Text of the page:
All the stations along the line were designed by Paul Armin Due, with all but the terminal station built in wood. Flekkefjord Station was built as a three-story brick building in Art Nouveau. In addition, there was construction a depot and a wharf at Flekkefjord. Passengers could transfer to steam ship services that operated eastwards along the south coast towards Oslo.[4]

Pre-war operations

The first part of the line to open for temporary operation was between Flekkefjord and Moi on 1 October 1904.[3] For the official opening, the town of Flekkefjord was adorned with Norwegian flags. A train departed to Egersund on 31 October 1904 with several notable passengers: Prime Minister Francis Hagerup, State Railways director Elias Sunde and board member Sven Aarrestad, director of traffic Jens Christian Mellbye, Flekkefjord's mayor and city council as well as other mayors of the district. Festivities continued on the next day, when the train returned from Egersund to Flekkefjord.[1]

Initially there were four services in each direction each day, with three services on holy days. The train that connected with the steam ship would wait up to 45 minutes in case of delays, to allow connection. Until 1927, the routes remained the same. That year, the Kragerø Line opened, and it became possible to take a night train from Oslo to Kragerø, continue by bus to Flekkefjord, and be in Stavanger the following afternoon. Travel time was further reduced when the Sørland Line was extended to Arendal in 1935.[4] The initial rolling stock was from the Voss Line, and some of the bridges and track was from that line too. The Voss Line was being upgraded to 25-kilogram (55 lb) rail tracks, and 25 km (16 mi) of 17 kg (37 lb) track was used on the Flekkefjord Line.[2]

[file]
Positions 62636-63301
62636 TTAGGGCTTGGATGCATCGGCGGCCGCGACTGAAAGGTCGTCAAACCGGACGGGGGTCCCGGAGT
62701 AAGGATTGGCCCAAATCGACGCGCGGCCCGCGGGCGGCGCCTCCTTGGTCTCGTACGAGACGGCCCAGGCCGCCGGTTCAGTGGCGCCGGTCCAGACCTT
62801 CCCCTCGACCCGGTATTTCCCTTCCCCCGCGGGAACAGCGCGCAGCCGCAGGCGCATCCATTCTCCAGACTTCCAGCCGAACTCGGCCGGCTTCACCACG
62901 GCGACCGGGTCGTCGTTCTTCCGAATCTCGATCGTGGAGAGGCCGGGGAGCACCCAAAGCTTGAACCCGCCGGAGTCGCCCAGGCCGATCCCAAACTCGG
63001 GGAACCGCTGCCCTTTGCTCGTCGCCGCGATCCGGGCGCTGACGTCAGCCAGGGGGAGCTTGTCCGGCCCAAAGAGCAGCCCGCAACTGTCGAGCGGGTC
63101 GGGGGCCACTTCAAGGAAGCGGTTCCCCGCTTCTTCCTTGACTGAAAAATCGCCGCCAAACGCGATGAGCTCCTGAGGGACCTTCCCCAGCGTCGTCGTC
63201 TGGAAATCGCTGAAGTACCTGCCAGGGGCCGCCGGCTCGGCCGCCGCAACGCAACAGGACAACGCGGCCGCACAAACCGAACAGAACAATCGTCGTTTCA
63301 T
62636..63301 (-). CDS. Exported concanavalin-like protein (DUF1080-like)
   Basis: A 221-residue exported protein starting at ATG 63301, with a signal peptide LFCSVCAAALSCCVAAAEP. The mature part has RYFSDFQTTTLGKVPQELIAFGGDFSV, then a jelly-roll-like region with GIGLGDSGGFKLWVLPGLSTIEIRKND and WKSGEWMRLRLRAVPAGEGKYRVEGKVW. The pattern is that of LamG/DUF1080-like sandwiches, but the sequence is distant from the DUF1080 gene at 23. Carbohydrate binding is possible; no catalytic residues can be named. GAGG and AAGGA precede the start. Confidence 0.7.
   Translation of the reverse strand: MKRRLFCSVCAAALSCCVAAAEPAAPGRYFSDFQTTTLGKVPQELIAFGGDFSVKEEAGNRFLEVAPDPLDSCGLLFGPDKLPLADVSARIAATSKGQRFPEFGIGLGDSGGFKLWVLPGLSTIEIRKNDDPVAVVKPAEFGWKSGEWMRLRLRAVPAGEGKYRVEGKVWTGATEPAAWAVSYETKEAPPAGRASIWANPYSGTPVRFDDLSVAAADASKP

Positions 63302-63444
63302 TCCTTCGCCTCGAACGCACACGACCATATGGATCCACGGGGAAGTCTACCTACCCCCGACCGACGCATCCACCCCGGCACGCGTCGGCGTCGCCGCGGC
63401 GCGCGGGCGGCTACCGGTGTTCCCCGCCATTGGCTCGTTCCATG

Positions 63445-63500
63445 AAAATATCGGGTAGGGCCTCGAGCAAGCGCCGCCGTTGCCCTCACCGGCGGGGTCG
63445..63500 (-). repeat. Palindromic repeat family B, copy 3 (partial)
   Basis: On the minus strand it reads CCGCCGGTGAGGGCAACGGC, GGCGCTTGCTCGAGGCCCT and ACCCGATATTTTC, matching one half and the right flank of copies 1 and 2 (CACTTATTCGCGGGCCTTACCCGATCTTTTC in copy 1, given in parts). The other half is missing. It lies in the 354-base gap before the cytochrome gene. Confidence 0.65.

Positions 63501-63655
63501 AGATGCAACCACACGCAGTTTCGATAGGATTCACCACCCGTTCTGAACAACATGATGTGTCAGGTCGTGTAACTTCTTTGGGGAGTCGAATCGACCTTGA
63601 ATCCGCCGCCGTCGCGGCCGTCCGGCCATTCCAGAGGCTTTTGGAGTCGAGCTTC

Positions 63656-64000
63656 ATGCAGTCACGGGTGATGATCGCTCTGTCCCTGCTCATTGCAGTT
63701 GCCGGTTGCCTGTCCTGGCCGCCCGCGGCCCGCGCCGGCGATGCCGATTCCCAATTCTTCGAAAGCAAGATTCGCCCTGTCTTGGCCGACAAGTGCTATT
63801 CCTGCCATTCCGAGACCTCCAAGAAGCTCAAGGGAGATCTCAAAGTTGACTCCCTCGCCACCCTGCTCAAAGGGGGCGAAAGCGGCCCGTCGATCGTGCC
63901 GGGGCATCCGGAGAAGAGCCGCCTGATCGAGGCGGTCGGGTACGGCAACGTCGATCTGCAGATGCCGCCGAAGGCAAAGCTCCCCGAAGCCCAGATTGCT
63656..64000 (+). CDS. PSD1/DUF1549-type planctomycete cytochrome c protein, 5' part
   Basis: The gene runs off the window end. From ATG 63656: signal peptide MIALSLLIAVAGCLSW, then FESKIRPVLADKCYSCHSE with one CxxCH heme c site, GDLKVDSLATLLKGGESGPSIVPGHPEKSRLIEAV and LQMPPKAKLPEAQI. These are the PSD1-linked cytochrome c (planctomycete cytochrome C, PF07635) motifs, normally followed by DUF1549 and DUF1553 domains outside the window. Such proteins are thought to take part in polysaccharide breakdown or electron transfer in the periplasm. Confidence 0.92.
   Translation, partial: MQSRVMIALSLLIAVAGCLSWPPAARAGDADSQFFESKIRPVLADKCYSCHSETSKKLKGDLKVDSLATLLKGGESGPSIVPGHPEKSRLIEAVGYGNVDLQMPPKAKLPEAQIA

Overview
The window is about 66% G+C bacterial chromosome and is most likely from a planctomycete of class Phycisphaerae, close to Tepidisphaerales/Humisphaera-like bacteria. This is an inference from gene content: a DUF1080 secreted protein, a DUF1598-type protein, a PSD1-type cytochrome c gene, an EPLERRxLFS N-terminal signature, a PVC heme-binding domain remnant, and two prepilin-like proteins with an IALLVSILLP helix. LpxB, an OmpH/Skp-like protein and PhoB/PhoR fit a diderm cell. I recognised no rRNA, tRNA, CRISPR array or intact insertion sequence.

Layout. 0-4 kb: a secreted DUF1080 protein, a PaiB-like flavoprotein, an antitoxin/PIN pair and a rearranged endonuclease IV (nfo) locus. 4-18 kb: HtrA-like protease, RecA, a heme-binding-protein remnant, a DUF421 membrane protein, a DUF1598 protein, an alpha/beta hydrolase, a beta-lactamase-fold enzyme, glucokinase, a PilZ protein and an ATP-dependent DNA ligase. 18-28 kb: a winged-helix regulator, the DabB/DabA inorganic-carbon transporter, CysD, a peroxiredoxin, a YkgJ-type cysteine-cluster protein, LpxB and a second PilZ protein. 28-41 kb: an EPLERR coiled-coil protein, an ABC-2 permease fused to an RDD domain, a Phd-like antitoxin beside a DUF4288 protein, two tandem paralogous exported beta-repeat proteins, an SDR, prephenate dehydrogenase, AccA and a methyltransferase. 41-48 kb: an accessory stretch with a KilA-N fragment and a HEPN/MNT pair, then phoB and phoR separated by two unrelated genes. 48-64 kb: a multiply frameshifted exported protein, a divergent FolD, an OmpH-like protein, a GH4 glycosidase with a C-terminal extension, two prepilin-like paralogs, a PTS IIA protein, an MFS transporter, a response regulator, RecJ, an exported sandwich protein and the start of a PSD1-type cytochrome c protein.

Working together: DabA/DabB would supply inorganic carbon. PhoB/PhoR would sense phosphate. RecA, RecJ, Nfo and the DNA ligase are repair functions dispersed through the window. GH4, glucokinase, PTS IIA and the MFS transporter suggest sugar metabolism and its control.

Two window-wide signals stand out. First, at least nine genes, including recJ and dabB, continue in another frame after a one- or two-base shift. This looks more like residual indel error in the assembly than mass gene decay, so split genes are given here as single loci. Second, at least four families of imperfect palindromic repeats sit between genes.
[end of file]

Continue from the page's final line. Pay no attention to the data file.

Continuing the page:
Flekkefjord Line at Lundevatnet

Until 1927, all trains were operated with steam locomotives. NSB introduced the first diesel multiple unit with the introduction of "lightning trains" that corresponded with coach services that connected with the Kragerø Line. The first were Class 14 railcars. These reduced travel time from Flekkefjord to Stavanger by 50 minutes to 3 hours 15 minutes. In addition to passengers, major cargo were herring and lumber.[4]

Connecting the coast

In 1923, it was decided by parliament that the Sørland Line, that would connect Oslo, Kristiansand and Stavanger, would follow an inner route.[2] The section of the Flekkefjord Line from Egersund to Sira would become part of that line, while the eastern 17.1 km (10.6 mi) from Sira to Flekkefjord would become a branch line, retaining the Flekkefjord Line name. Since the Sørland Line needed to be built from the east, construction along the Flekkefjord Line did not start until 1940. After the German occupation of Norway during World War II, the German occupation forces were rebuilding the narrow gauge railways to standard gauge. In 1940–41, the Flekkefjord and Jæren Lines were rebuilt to dual gauge. Not until 1944 was the Flekkefjord Line only standard gauge.[4]

Due to limited funds, and unlike the rest of the Jæren Line, the profile of the Flekkefjord Line was not changed during the conversion of gauge. This gave a speed limit of 40 kilometres per hour (25 mph), and creative solutions such as lowering height of the ballast by 20 cm (7.9 in). The route from Egersund to Sira received a better upgrade, since it was to become part of the main line through Southern Norway. The route between Sira and Sirnes was completely rebuilt.[4] This gave severe limits to the use of the section between Flekkefjord and Sirnes; most classes of trains could not run on the line, as were freight trains.[5]